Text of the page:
Don’t be shy to suggest a vegan-friendly restaurant if you’re going out for a meal – there are so many popping up these days that there’s no excuse for you to be stuck with chips and a salad (we’ve all been there!) If you’re worried about being judged, remember that people are a lot more accepting than you imagine. And if they’re not, then they aren’t really the kind of people that you want to be spending time with!
Social media is also a great way to connect with like-minded people – chat to people on Instagram under the #vegan hashtag and join vegan Facebook groups. Remember that just because something is the social norm, it doesn’t necessarily mean that it’s the right thing to do. It’s good to be different – in fact; it’s great to be different! Be a leader, be inspiring and do what feels right for you.
Pile your plate
One of the most important tips I can give you is to eat enough! Vegan food is usually lower in calories, so you need to eat a higher volume in order to feel satisfied and to fuel your body adequately. I get so many comments on my portion sizes: ‘Are you going to eat all that?’ ‘That’s a lot of food!’ Uh, hell yeah I’m going to eat all of it. I might even go back for seconds.
I grew up thinking that I had to limit myself to smaller meals in order to maintain my figure, but once I dropped the animal products and discovered a plant-based lifestyle I found that I could eat as much as I wanted and still stay slim and healthy. It’s the best feeling – no more diets, ever! So fill your plate as high as you can and eat until you feel completely satiated at every meal.
Another huge tip is to drink water. Lots of it. I know you’ve probably heard it a million times before, but it’s incredibly beneficial. A few years ago I drank probably half a litre of water a day. Once I upped my intake to 2-3 litres my brain fog cleared, I had more energy and my skin began glowing. Like any new habit it can be tough to start off with, but after a few weeks you’ll be guzzling water without even thinking about it!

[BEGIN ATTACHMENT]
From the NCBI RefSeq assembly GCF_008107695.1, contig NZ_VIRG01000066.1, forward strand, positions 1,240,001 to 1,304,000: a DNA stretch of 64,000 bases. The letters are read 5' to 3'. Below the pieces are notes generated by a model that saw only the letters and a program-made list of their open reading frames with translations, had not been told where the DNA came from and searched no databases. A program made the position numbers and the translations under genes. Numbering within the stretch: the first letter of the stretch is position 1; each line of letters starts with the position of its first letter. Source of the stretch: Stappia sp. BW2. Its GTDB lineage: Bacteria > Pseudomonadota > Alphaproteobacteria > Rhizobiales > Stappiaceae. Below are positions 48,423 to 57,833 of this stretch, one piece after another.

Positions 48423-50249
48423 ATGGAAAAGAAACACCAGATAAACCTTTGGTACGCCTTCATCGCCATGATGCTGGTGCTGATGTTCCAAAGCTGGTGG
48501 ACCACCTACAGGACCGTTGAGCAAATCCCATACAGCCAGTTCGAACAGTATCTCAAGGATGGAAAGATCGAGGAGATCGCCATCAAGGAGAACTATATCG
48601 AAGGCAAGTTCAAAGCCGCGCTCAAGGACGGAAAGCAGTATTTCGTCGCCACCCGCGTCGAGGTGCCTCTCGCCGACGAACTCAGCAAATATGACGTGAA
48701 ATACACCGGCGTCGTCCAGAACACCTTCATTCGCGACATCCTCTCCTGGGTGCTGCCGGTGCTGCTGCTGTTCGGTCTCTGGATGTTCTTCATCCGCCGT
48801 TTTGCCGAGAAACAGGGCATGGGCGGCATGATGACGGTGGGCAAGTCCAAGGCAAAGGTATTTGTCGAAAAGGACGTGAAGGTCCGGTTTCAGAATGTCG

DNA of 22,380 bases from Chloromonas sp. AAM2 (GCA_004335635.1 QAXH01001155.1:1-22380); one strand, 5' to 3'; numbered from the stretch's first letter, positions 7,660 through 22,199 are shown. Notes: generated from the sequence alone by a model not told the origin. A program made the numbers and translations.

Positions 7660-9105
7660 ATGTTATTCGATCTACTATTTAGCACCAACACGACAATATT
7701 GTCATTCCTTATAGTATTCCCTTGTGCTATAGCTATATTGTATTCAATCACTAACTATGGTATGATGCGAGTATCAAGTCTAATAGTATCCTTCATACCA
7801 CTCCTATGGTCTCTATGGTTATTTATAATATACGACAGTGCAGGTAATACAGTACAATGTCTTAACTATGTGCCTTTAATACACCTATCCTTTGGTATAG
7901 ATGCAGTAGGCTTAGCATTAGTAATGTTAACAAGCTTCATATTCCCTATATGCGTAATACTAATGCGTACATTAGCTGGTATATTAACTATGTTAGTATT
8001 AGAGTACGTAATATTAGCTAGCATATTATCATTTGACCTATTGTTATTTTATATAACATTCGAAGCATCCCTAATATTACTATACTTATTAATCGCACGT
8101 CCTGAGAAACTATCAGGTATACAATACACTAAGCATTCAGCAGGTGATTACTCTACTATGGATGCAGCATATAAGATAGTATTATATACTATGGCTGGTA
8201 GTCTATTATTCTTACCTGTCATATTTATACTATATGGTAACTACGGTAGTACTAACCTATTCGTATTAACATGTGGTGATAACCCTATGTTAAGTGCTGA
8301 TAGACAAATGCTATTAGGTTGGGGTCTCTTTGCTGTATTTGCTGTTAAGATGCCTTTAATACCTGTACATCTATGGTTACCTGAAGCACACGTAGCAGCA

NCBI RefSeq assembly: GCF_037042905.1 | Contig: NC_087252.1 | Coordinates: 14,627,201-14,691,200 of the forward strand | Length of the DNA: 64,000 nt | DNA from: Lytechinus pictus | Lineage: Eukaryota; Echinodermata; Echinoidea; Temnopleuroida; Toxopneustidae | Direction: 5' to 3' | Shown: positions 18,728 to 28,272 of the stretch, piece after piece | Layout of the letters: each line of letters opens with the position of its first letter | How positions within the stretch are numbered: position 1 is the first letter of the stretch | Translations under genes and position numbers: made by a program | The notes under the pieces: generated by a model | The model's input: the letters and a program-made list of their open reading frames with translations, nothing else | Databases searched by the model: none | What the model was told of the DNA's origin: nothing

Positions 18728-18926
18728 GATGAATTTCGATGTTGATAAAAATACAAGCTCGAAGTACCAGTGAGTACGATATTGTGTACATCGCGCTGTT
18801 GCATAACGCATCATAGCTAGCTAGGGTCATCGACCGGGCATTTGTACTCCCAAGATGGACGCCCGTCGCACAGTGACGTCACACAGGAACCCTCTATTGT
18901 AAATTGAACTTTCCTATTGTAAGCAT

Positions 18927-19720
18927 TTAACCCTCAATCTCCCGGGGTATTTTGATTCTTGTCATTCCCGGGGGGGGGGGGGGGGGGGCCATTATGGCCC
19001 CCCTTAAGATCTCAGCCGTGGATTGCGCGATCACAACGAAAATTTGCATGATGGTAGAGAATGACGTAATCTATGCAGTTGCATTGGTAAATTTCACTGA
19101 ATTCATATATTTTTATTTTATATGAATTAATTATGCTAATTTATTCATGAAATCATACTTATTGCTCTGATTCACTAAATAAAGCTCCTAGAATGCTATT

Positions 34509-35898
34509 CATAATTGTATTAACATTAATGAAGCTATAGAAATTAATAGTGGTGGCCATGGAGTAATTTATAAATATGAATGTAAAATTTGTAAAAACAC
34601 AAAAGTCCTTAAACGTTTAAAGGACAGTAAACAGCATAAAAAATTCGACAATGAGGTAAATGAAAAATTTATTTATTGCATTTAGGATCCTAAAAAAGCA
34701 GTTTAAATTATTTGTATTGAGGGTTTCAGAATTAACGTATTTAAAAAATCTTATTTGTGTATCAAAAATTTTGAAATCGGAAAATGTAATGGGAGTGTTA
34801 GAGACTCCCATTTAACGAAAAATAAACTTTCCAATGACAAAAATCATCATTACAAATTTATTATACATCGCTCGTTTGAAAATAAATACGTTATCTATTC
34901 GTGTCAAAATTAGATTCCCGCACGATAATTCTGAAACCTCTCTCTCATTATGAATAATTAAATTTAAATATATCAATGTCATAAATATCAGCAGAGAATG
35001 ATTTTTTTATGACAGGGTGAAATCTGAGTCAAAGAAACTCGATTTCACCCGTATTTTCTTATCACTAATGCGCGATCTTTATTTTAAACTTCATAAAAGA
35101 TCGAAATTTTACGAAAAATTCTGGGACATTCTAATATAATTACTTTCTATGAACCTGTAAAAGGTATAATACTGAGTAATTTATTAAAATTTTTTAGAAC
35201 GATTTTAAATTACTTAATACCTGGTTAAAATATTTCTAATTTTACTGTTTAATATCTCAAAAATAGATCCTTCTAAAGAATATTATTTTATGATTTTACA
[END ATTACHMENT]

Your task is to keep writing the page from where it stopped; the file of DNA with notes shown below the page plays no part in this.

Give your body what it needs and it will reward you by making you look and feel amazing.
Experiment in the kitchen
Ask any vegan about the limitations of a plant-based diet, and I guarantee you that two things will happen. First they’ll laugh (we always laugh) but then they’ll recite the vegan motto: ‘Anything you can eat, I can eat vegan!’ Truer words have never been spoken.
Craving junk food? We have hotdogs, burgers, chilli fries, mac and cheese… the list goes on! Or do you have more of a sweet tooth? Cakes, biscuits, sweets, even chocolate can all be made without a single animal being involved. It baffles me that companies continue to put milk and eggs into their products when cruelty-free versions taste just as good.
Since turning to a plant-based lifestyle, I’ve found that I actually taste and appreciate my food much more – I used to shovel in my meals, but now I take the time to really enjoy them. I can’t help but laugh when someone assumes that my diet must be boring – it’s anything but! In fact, I’m much more experimental in the kitchen now than I ever was before. Trust me, you don’t need to live on lettuce and broccoli to be a vegan!
I’m not going to lie – sometimes, it’s easy to lose motivation. Whether your skin isn’t clearing up as fast as you’d like, you’re not losing or gaining any weight or you simply miss eating cheeseburgers, it can be tempting to slip back into your old ways.
This is where YouTube and Instagram come in. Nothing is more inspiring than watching other people thrive on a vegan lifestyle, and they can also give you great advice and recipe ideas. Although vegan influencers often get a bad rap, I’ve found a handful that are informative without being intense and who really motivated me to start and continue on my vegan journey. Madeleine Olivia, Bonny Rebecca and Ellen Fisher are incredibly positive, powerful influences. I can’t help feeling joyful and energised whenever I watch one of their videos!
You’ll find your own inspirations – they don’t have to be the same as mine. Maybe you’ll even start your own channel and become an inspiration to others!
Be the change
Veganism is often seen as a peace-loving, hippie-type movement. And really, that’s how it should be. But I know from personal experience that once you find out what goes on in a slaughterhouse, you get angry. You want to shout your newfound knowledge from the rooftops, grab every non-vegan you can find and shake them until they see sense, and break into all the factory farms to rescue every animal in the world.
It can be easy to fall into the trap of educating (read: lecturing) your friends and family every time you see them, but this can actually turn them away from the idea of veganism. Which is more appealing – someone constantly berating and shaming your diet choices, or someone who lets you do your thing but shares their delicious vegan meals and little bites of knowledge with you?
Making veganism seem easy, normal and accessible (it is!) will win over so many people. Plus, it really works! Anyone can see that my skin cleared up drastically once I changed my diet, and they watch me eat huge platefuls of yummy-looking food while still staying slim.
Being vegan in a meat-eating world can be difficult. But it can also be the most rewarding journey you’ll ever take. No matter what your reasons are for going plant-based – the animals, your health, the environment – you’ll come out the other side more compassionate, more conscious and incredibly connected to our planet.
What’s not to love about that?